Why Crossing the Benefit Border is So Hard

Yesterday I blogged about the current state of our technology-side revolutions in telecom—SDN, NFV, and the cloud.  All three of these have taken a bottom-up approach to solving the problems of the industry, and while it’s premature to say that any have failed it’s certain that none have succeeded either.  The reason why, I suggest, is that no matter where you start the problem of “border crossing” remains, and I’d like to dig a bit deeper into that problem today.

I dug up an old presentation by Jochen Hagen of T-Systems, given at a public Juniper event in 2008.  It lays out some problems, makes a statement on what will solve them…all the stuff you see today.  The solution back then was “IP Transformation” but the problem set was so close to what you’d hear today from operators that you could stick the slides into a current deck and they’d make perfect sense.

What this proves is that despite my personal penchant for top-down approaches, top-down transformation hasn’t worked well for the telecom industry.  The reason for that, I believe, is that telco planners/executives can articulate what they want and need, but at some point they have to assign those wants and needs to a solution that can be defined and purchased and installed.  That hasn’t worked.  Transformation documents are like fiction—interesting but not representing reality.

The bottom-up process isn’t a shining example of success either.  SDN and NFV are networking-centric recent “technology revolutions.”  We know how to do, and to buy, both of them.  The challenge for both technologies has been they have to be able to align their technology capabilities to benefits of sufficient magnitude as to fund a network transformation.  That hasn’t worked.  That’s the challenge that SDN and NFV trials and PoCs now face.

Why is this “border” between technology and business so difficult to cross?  The answer lies in part in the fact that we’re looking for revolutionary changes in a multi-trillion-dollar industry.  It’s unreasonable to expect that you’d revolutionize automobiles by changing a bolt on a bumper, and similarly unreasonable to assume that a small “manageable” change to a network is going to bring about a 25% across-the-board reduction in costs or a similar increase in revenues (or both).

You can see the effects of this in both NFV and SDN, where everyone seems to be making a point to think small.  Look at the leading NFV PoCs for example, and you find virtual CPE and virtual IMS/EPC.  Both are attractive but operators have been having a problem proving a big benefit case for SDN or NFV in either, largely because in both cases the operational implications of the new technology are proving difficult to assess.  But even if we had a business case, how much of networking can we touch with both of these?  Don’t SDN and NFV have to be useful on a much larger scale to be worth the effort and risk?  If so, why are we not exploring all of the boundaries?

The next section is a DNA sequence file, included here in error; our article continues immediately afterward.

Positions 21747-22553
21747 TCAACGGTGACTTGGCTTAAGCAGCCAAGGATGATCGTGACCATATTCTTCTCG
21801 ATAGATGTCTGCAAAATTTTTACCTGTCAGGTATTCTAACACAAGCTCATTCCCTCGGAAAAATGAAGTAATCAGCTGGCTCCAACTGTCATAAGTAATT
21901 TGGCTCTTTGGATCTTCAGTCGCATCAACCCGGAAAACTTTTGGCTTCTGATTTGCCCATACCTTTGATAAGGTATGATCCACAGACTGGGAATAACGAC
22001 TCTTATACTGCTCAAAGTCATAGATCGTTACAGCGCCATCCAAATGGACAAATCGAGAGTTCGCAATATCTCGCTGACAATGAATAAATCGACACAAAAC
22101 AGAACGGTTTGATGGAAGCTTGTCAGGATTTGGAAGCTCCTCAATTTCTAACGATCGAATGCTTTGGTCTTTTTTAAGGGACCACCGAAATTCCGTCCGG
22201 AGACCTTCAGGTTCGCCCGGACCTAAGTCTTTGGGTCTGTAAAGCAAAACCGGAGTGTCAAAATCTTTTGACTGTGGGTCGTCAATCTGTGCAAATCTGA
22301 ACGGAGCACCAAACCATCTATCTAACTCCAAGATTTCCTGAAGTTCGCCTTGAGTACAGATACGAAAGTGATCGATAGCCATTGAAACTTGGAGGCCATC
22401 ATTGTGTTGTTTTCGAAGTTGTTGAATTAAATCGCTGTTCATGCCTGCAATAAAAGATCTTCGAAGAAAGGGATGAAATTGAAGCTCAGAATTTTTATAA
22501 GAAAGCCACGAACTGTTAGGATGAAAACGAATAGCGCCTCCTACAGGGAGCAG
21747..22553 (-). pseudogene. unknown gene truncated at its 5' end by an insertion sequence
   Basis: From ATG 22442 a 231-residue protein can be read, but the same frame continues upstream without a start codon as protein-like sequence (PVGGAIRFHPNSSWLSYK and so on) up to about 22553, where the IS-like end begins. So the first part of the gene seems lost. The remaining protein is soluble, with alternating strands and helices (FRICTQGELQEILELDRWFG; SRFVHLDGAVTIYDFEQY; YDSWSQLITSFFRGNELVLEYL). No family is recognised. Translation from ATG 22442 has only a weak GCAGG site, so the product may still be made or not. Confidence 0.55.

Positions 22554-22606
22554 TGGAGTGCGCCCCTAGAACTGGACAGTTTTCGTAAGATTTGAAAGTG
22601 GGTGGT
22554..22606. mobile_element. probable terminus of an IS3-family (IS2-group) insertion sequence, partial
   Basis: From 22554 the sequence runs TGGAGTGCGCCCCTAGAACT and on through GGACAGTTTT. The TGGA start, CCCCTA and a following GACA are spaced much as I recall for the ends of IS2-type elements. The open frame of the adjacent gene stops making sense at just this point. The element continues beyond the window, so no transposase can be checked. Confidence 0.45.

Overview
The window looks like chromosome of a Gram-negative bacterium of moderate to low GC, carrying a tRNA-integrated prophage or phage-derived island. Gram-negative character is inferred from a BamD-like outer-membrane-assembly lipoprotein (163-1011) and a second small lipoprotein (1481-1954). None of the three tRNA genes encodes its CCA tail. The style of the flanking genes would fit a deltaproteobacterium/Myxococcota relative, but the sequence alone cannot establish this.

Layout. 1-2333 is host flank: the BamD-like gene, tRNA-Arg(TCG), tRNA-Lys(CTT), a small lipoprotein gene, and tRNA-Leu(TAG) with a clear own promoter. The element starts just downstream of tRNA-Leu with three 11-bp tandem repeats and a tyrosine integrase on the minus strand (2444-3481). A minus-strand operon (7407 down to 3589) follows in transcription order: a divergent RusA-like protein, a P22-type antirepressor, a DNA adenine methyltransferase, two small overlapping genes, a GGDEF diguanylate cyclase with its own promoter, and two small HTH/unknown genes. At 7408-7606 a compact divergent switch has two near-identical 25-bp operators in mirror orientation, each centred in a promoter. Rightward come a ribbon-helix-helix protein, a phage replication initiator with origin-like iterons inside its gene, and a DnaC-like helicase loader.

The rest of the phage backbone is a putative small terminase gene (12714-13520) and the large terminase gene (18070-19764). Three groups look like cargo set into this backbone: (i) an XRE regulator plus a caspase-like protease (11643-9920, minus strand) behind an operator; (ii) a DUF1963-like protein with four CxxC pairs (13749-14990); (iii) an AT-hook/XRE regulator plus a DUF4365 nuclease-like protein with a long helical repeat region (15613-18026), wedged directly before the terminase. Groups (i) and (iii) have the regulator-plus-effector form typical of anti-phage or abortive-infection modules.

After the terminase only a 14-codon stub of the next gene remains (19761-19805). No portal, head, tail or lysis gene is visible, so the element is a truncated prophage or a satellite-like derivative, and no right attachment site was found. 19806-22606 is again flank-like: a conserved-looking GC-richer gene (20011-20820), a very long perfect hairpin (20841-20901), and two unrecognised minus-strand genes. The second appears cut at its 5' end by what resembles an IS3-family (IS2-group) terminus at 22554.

You can also see the border-inhibiting impact on top-down transformation plans, even the most recent.  I’ve seen a number of them that lay out the benefit requirements very effectively, and thus set the requirements for technology projects that would meet the benefit case.  The problem has been that when you look at the result of these plans, you see a sweeping transformation of network and operations, sales, customer support, and so forth.  It touches a hundred vendors, a dozen major technology areas.  It’s like giving somebody a giant pile of parts and asking them to build a car from scratch.

So how does this get fixed?  I think there are two possibilities.  First, we could actually work to better define our “benefit/technology border” so that crossing it from either side would be facilitated.  That would let projects involving SDN, NFV, and the cloud take a more convincing shots at benefits, and let transformation projects more readily align with our revolutionary technologies.  Second, we could forget both our current approaches and follow the money.  Since the first of these options is what most vendors and operators favor, let’s look at it first.